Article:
The myth, at least in Aeschylus’ rather influential telling of it, is something of an exercise in an eye for an eye leaving the whole world blind. Agamemnon’s wife never forgives him sacrificing their daughter and upon her husband’s return from the war she conspires to kill him and in turn her surviving children, Orestes and Electra conspire to kill her and are then only themselves saved from the furies through divine intervention. Needless to say much of that isn’t paralleled in the movie so this probably shouldn’t be viewed as a complete one to one parallel of the myth but the film does have a similar interest in the morality of revenge and of what an eye for an eye truly means. There’s a point in the film where Martin bites Steven on the arm and then suddenly bites his own arm similarly out of some kind of warped sense of needing to restore the balance of power. I don’t, however, know that the film necessarily delves too deeply into the morality of this kind of revenge outside of the general ghastliness of Steven’s situation and perhaps the ending in which the family essentially turns the other cheek rather than perpetuating the cycle of violence that the myth descended into.
I found the overall plot of The Killing of a Sacred Deer fascinating and I also liked the way a lot of it was constructed. The sticking point for me is probably the same thing that tripped me up about The Lobster: the way that Lathimos has his characters interact it weird and off-putting. Where most writers and directors strive for conversational naturalism Lathimos is a filmmaker that tends to have his characters who speak in somewhat blunt and stilted dialogue and just do strange things when talking to each other. This wasn’t as clear in Dogtooth, firstly because it was in a foreign language and secondly because it was assumed that the family at its center was a sort of aberrant cult in the middle of a world of otherwise normal people. It also kind of made sense in The Lobster given that that movie was set in an otherworldly dystopia but was still a bit of a distraction that I pegged on Lathimos’ adjustment to making movies in English. With his latest film I’m pretty sure it’s intentional and it’s increasingly hard to explain given that the movie seems to take place in the real world despite the supernatural element strange psychodrama that the principal characters are involved in. It’s also distracting here because it becomes increasingly hard to tell whether it’s an important part of the puzzle that these characters are willing, for example, to discuss body hair and menstruation without any kind of filter. Does that make some grand statement about the kind of people these are or is it just a quirky red herring?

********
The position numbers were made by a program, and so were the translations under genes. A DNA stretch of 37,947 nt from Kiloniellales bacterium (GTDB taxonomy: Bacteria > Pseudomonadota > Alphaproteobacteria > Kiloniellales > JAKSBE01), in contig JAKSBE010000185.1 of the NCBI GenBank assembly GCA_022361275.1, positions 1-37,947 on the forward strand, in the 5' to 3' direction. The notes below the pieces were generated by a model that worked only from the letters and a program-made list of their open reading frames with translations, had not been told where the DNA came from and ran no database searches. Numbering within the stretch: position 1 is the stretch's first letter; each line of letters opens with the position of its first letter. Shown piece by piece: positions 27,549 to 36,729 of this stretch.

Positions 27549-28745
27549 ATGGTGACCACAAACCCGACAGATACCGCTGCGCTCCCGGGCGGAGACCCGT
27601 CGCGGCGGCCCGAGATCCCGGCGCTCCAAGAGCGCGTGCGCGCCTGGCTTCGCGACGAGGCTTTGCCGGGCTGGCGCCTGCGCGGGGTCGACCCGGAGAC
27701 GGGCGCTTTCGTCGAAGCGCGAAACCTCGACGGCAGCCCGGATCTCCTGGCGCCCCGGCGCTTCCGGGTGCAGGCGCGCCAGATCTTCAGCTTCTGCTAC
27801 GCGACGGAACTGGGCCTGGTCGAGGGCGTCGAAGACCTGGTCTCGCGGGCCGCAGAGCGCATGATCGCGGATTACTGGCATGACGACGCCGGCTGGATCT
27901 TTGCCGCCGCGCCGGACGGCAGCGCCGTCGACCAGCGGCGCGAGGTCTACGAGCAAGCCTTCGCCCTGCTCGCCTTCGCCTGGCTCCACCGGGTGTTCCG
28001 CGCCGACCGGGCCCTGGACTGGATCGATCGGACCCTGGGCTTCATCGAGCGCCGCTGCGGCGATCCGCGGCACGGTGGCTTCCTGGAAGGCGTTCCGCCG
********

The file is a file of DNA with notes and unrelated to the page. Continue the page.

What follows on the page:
This is not an insignificant problem, it makes it kind of hard to get a real grasp of the characters when their personalities are prone to swing a lot and that becomes an issue when much of a film’s appeal is in seeing how its characters are going to respond to a fantastical situation. The benefit of the approach, I suppose, is that it primes you for the strangely casual way that the film introduces the supernatural at about the halfway point and also just that it adds flavor to the movie. Was that worth it? I don’t know but I wouldn’t say it was a deal breaker. In many ways this is a film I maybe want to give another look before making a final judgment, but it seems like another bold film from a filmmaker who is doing things that few other people are doing right now in cinema. It is however a movie that’s hard to pinpoint an audience for. It’s certainly not a movie that I’m going to recommend to random movie-goers and even among cinephilles it’s going to be a film that’s hard to describe without spoiling, especially if I want to get across just how weird and dark the film can get.